Film: “Miss Peregrine’s Home For Peculiar Children”; Director: Tim Burton; Cast: Asa Butterfield and Eva Green; Rating: *1/2
You know one of those films that are so bad, they are good? The kind that takes itself so seriously that it forgets how ridiculous it actually is?
Well, Tim Burton’s latest — which comes with a title so long that you might as well not memorise it because the film will be gone by the time you do — is so encumbered by its own sense of gravity that it forgets it is at the end of the day, just a children’s fantasy, albeit a dark fantasy.
Miss Peregrine could have been a great deal of fun. The child actors are adorable even when they are made vicious victims of the over-reaching imagination of the special effects department (one little girl eats with the back of her head).
The elements of tongue-in-cheek drama and shrieking terror are there in the plot. An adolescent boy Jake (Asa Butterfield) gets so carried away by his grandfather’s tall tales that he grows up believing in them and actually sets off in pursuit of an abandoned orphanage where the grandfather’s imagination takes flight.
Most of the proceedings seem a pretext for panoramic images of rocks, seashores and ocean waters lapping against a location that seems chosen only because Burton likes desolate resplendence.
The narrative is defeated by the slightness of the plot and the insubstantiality of the characters, both inadequacies qualified by a bombastic fairytale atmosphere of narration that mocks at the gently persuasive tone used by Steven Spielberg to propagate a fabled flight.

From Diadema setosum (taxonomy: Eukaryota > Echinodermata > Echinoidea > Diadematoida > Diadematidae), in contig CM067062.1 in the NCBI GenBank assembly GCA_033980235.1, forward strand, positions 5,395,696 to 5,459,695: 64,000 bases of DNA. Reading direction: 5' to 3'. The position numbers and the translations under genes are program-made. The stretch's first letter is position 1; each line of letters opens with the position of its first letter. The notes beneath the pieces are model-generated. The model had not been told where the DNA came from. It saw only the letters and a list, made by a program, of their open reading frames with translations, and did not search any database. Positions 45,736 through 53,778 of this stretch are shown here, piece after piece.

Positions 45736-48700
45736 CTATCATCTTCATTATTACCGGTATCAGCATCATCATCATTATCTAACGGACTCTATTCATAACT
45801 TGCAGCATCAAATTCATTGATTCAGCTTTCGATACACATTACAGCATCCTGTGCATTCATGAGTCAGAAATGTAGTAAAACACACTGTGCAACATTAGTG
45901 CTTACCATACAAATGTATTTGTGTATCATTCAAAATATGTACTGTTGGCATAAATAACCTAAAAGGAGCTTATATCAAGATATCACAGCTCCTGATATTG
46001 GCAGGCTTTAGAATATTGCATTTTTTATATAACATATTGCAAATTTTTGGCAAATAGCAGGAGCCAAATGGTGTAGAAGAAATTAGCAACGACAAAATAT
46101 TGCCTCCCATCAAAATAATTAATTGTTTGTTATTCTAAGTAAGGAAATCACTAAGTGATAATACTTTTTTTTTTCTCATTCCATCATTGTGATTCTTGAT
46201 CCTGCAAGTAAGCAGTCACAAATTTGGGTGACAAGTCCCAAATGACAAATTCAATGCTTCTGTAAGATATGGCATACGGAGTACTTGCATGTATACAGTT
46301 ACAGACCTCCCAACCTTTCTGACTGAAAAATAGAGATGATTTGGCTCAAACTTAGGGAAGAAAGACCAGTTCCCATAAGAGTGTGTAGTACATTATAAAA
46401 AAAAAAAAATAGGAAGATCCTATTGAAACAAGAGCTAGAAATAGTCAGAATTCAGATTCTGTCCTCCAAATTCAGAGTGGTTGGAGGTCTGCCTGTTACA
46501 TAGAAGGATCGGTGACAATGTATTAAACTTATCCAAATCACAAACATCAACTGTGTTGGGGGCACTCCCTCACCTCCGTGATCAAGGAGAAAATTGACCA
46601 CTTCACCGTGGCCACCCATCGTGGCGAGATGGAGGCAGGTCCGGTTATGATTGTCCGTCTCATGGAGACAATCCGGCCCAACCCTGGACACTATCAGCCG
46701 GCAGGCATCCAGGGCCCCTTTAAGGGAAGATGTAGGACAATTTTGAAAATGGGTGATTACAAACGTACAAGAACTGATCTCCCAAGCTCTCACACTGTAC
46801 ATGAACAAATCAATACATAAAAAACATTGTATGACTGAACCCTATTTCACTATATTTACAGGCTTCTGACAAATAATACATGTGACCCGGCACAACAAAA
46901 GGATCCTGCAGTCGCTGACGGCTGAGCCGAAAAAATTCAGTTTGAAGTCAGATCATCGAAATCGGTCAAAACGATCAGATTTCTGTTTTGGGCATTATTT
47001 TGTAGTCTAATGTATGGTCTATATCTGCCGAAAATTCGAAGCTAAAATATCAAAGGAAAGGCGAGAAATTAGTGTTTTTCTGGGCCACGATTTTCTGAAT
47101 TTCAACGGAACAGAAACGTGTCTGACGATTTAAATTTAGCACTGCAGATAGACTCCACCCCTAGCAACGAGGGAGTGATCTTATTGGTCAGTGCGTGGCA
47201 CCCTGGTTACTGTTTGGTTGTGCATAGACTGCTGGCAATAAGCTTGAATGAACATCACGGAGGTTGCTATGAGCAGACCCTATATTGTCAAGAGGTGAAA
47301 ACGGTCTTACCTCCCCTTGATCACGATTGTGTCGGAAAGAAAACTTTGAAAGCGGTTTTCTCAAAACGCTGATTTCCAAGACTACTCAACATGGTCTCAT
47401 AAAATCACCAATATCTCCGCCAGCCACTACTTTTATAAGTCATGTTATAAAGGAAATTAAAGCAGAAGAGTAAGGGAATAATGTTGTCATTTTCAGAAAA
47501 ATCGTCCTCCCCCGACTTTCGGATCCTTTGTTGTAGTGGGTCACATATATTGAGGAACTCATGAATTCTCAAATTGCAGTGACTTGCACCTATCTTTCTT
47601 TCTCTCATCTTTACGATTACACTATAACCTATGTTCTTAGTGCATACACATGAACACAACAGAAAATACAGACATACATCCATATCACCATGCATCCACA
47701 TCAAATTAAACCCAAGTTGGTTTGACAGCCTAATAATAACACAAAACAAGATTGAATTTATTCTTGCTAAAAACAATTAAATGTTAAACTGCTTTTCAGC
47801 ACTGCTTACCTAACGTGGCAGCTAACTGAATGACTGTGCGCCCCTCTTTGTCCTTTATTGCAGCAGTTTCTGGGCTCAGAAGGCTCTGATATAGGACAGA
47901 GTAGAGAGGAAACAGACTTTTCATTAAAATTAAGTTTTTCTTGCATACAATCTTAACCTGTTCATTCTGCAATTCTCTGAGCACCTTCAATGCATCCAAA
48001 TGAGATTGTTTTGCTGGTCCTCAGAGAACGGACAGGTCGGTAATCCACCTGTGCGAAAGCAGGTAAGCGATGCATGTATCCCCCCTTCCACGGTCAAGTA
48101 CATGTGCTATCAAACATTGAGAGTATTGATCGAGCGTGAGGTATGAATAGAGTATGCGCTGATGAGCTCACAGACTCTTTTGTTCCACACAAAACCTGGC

With its harrowing images of precocious peculiarity, captured with radiant cinematic pride by Bruno Delbonnel, Burton’s film seems like a splendid slog. Hugely distinguished actors like Judi Dench and Samuel L Jackson show up, assuming postures of self-conscious grandiosity.
This is a film that brings no ambition to its visual spectacle. The plot is a hefty hogwash with little room for gentle manoeuvre as the narrative swings from one extreme excursive exposition to another. As I sat waiting to be transported to neverland, not one redeeming moment cropped up in the lengthy narrative.
Is this the same director who once blended the bizarre and the beautiful so fluently in “Edward Scissorhands”?
Burton, here, seems content reposing in the land of the bland. This is Edward without the scissors. Even Eva Green’s stately performance and Rupert Everett’s cameo as a snoopy bird-watcher cannot rescue this film from falling into a wretched murky grave.